are that the distribution be unimodal, that
the mode be the same as the mean and that the
"frequencies must decline continuously
on each side of the mode". Grant and Leavenworth
state that "(m)any of the distributions
that are not normal actually come close enough
to meeting these conditions for the Camp-Meidell
inequality to be applied with confidence."
For the same 3ó as above, this inequality
tells us that no more than ~4.9% of the cases
will fall outside the limits.
Florac and Carleton (1999) also discussed both
inequalities and stated that "When we couple
these empirical observations with the information
provided by Tchebycheff's inequality and
the Camp-Meidell inequality, it is safe to say
that 3-sigma limits will never cause an excessive
rate of false alarms, even when the underlying
distribution is distinctly nonnormal."
Florac and Carleton are referring to Wheeler's
Both inequalities give us only the bounds of
the probability but with no indication of what
the actual probabilities are. We know from Tchebycheff
that for 3 sigma at least 1 - (1/t2)
=~.899 of the values must fall within ±3ó.
The actual proportion could be higher, but we
just don't know what that proportion is.
Ryan's comment quoted above certainly applies
here as well.
The function of control charts is to indicate
the possible presence of assignable cause variation.
With a truly normal distribution, the probability
that a point is outside of the control limits
due to chance causes is much less then for a
point outside the control limits in a distribution
where only Tchebycheff or Camp-Meidell inequalities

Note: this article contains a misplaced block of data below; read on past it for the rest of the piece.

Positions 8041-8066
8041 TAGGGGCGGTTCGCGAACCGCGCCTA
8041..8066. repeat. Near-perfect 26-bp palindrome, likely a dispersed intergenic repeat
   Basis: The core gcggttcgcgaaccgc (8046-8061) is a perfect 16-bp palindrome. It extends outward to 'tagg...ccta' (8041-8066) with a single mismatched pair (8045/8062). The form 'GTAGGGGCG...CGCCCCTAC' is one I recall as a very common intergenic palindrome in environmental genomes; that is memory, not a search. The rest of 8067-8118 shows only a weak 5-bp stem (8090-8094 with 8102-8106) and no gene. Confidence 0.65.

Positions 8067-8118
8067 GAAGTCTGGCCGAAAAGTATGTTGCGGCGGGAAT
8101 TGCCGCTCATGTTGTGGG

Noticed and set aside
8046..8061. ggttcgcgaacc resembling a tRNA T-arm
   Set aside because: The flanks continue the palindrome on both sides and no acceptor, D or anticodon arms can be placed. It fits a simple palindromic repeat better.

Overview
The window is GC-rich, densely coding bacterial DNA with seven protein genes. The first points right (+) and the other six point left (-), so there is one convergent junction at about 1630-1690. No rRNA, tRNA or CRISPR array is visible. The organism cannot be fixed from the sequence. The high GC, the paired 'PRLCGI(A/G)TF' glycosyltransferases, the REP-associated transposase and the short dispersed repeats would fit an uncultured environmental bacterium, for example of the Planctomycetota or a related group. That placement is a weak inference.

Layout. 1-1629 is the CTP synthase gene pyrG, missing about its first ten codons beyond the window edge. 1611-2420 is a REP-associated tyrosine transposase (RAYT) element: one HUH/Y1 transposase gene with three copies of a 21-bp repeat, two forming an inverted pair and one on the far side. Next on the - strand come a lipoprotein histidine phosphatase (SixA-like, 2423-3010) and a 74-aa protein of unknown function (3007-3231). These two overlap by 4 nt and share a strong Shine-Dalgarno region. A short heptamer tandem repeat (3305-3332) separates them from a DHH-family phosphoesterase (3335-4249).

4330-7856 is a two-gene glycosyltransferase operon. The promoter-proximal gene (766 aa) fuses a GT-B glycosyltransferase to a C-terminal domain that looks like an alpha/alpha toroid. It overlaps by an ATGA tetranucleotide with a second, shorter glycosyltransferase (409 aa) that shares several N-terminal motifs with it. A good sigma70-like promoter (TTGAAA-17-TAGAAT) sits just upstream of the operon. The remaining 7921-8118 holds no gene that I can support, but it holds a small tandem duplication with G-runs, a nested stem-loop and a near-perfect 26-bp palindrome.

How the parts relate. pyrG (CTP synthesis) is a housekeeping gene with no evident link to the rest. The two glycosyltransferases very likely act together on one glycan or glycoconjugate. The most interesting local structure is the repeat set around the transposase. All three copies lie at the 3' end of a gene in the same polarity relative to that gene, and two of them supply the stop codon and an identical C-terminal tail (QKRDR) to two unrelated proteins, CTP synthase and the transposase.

apply. We can assign a probability for a normal
distribution if we know
and ó. However, if we estimate these parameters,
our confidence in this probability suffers.
Control charts can still be effective for even
nonnormal distributions; Shewhart showed this.
The knowledge that the probability of a Type
I error (deciding that the universe has changed
when in actuality it hasn’t) may be greater
because of a less than perfect distribution
may temper the level of your efforts to find
assignable causes. For 3ó limits, up to,
but no more than, ~11.1% of your points will
show as out-of-control because of chance causes.
Without knowing the actual distribution, you
don't know the probability that you may
be chasing a chance cause of variation. But
since we never have a perfect distribution and
because we estimate the parameters of the distribution,
we never really know what that probability is.
W.A. & Carleton, A.D. (1999). Measuring
the Software Process: Statistical Process Control
for Software Process Improvement. Boston: Addison-Wesley
Grant, E.L. & Leavenworth, R.S. (1999).
Statistical Quality Control 7th Ed. Boston:
Ryan, T. P. (2000). Statistical Methods for
Quality Improvement 2nd Ed. New York: John Wiley
& Sons, Inc.
Shewhart, W.A. (1931). Economic Control of Quality
of Manufactured Product. New York: D. Van Nostrand
Wheeler, D.J. (2004). Advanced Topics in Statistical
Control – The Power of Shewhart's
Charts (2nd ed.). Knoxville, TN: SPC Press.